**John Corcoran Obituary** | In addition to his work as a logician, philosopher, and mathematician, John Corcoran was also an American logic historian. Concepts such as the nature of inference, linkages between conditions and arguments, proof-deduction-proof differences.

the relationship between logic/epistemology, the location of proof theory/model theory in logic are among his most well-known philosophical contributions.

Nine of Corcoran’s papers have been translated into Spanish, Portuguese, Persian, and Arabic; his 1989 “signature” essay has been translated into three different languages. In total, fourteen of his works have been reprinted, with one paper being reproduced twice.

My heartfelt condolences go out to John’s family and friends. John passed away on 8 January 2021.Teaching and research were equally important in John’s academic career. He put all of his effort into both up until the point where he fell ill.

While he was working on new articles and abstracts, he was also coordinating translations of some of his papers into languages such as Turkish, Arabic and German. Former pupils from throughout the world are part of his extended family.

On the day before he became unwell, the weather in Florida was lovely. He went swimming, walked with me, worked on his laptop, and then we had a leisurely lunch in our tropical garden. It was a wonderful day. John lived a long and fulfilling life, fully immersed in the events of this present moment.

In 1970, John Corcoran joined the staff of the University at Buffalo’s Philosophy Department (SUNY). In his work on the history of logic, Corcoran covers nearly the whole span of the field’s history.

Aristotle, the Stoics, William of Ockham, Giovanni Girolamo Saccheri, George Boole, and the American Postulate Theorists are some of the philosophers he has discussed in the past.

An crucial part of all of his mathematical work is mathematics’ foundational theory of the theory of strings, which is the subject of much of his work in mathematical logic and provides the necessary framework for all of his other mathematical work.

Corcoran’s philosophy of mathematics is influenced by a subtle and inclusive Platonism that attempts to account for all aspects of mathematical and logical experience. “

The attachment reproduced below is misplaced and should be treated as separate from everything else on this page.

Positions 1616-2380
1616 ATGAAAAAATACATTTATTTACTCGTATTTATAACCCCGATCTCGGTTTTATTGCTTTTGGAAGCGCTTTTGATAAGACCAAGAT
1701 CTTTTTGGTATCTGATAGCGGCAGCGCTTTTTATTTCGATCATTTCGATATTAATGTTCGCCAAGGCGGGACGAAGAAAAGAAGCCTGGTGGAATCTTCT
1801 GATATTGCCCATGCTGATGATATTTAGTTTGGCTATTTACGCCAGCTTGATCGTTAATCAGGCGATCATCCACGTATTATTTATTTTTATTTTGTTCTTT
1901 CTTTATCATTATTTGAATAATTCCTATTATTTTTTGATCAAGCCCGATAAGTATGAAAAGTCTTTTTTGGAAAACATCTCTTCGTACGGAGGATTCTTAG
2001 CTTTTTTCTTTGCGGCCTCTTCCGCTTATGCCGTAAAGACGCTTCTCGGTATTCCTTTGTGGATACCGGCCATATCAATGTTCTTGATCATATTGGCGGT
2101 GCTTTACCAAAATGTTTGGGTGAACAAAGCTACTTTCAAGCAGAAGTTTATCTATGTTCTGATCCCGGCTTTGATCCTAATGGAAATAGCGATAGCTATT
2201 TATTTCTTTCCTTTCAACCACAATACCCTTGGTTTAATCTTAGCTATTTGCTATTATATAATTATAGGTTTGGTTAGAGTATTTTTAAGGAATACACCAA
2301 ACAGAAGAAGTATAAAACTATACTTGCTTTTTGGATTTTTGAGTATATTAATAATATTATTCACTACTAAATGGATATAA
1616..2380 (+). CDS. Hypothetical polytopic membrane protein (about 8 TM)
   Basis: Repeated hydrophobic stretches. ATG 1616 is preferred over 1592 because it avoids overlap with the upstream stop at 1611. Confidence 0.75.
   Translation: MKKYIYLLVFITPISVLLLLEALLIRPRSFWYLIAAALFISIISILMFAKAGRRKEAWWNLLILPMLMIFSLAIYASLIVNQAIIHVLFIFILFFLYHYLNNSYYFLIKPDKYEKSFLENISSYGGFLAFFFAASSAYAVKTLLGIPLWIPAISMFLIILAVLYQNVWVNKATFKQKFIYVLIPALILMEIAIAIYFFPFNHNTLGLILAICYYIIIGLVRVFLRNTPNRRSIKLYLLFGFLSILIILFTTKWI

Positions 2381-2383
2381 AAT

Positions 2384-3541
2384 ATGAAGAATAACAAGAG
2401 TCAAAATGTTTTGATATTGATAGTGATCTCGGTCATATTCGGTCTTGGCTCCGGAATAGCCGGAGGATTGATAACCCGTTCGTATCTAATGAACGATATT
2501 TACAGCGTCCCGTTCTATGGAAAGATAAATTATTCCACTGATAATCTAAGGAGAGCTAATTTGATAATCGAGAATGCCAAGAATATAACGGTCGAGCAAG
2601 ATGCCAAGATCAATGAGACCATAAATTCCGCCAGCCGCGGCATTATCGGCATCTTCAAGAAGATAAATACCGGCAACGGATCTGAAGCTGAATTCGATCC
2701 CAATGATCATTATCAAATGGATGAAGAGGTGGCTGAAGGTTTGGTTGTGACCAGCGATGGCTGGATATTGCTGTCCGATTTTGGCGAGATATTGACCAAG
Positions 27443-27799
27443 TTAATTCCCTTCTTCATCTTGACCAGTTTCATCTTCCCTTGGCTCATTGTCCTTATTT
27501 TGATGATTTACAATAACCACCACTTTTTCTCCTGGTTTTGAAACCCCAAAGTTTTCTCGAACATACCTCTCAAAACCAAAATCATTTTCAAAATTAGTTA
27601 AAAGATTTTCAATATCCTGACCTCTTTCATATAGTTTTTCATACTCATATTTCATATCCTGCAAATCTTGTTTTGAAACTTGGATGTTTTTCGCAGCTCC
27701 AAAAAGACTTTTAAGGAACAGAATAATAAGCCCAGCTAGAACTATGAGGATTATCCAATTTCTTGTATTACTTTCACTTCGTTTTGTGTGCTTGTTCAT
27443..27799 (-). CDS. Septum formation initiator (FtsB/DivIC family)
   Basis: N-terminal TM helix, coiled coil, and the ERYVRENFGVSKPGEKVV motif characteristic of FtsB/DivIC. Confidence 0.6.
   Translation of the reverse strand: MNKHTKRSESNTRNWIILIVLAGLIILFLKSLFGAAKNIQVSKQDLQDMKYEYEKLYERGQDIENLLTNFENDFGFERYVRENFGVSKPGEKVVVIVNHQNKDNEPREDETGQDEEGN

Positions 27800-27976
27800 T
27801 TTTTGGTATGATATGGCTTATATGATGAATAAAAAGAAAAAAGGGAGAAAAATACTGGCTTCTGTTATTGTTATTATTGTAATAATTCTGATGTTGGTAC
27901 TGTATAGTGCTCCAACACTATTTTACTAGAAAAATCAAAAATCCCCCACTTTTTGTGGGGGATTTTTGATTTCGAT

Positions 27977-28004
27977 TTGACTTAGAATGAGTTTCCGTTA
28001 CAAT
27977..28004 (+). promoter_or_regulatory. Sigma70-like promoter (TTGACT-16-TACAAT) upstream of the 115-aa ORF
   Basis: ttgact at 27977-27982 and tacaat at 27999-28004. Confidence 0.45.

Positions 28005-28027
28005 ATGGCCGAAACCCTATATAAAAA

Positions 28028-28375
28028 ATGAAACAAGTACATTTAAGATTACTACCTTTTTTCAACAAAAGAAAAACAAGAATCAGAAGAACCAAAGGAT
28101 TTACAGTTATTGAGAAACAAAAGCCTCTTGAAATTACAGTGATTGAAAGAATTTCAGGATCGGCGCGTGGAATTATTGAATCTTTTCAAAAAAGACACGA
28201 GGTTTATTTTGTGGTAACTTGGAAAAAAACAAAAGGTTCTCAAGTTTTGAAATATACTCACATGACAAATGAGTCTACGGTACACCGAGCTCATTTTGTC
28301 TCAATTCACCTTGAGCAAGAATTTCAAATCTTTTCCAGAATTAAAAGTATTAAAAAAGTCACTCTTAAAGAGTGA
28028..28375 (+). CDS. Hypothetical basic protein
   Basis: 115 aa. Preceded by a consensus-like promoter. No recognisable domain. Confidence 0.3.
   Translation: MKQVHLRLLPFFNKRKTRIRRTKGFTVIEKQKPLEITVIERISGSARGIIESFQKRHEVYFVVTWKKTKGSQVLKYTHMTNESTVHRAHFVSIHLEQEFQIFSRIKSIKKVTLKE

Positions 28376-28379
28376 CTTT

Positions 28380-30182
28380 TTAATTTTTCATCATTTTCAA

His work on Aristotle’s logic of the Prior Analytics is recognised as remarkably accurate both to the Greek text and to the historical setting of the time.Numerous further investigations have been built on top of it.

There are many applications of his mathematical conclusions on character-string theories, which are sciences of strings of characters over finite alphabets, in logic and formal linguistics as well as in computer science. “

In 1956, Corcoran received a degree in Advanced Curriculum Engineering from the Baltimore Polytechnic Institute, and in 1959, he received a BES in Mechanical Engineering from Johns Hopkins University.

In 1963, he received a PhD in philosophy from John Hopkins University after completing a brief stint as an engineer.

For his post-doctoral studies in mathematics, he attended the University of California, Berkeley, in 1964 and the Yeshiva University in 1964, respectively Generic Structure of Two-Valued logics was the subject of his dissertation.

He was taught logic by Albert Hammond, who was also his first teacher. Aristotle and Plato were taught to Corcoran by Ludwig Edelstein. Joseph Ullian and Richard Wiebe were his second and third logic teachers, respectively.

Dr. Robert McNaughton served as Corcoran’s dissertation advisor. Raymond Smullyan and Martin Davis taught Corcoran at Yeshiva University in New York City.

At the University of Pennsylvania, Corcoran’s dissertation was supervised by a Professor of Computer and Information Science, who hired him into a tenure-track job.

In his work on the history of logic, Corcoran covers nearly the whole span of the field’s history. There have been several topics that he has touched on, including Aristotle, the Stoics, William of Ockham and Giovanni Girolamo Saccheri.

He has also discussed Richard Dedekind and Gottlob Frege as well as Charles Sanders Peirce and Clarence Irving Lewis as well as the American Postulate Theorists.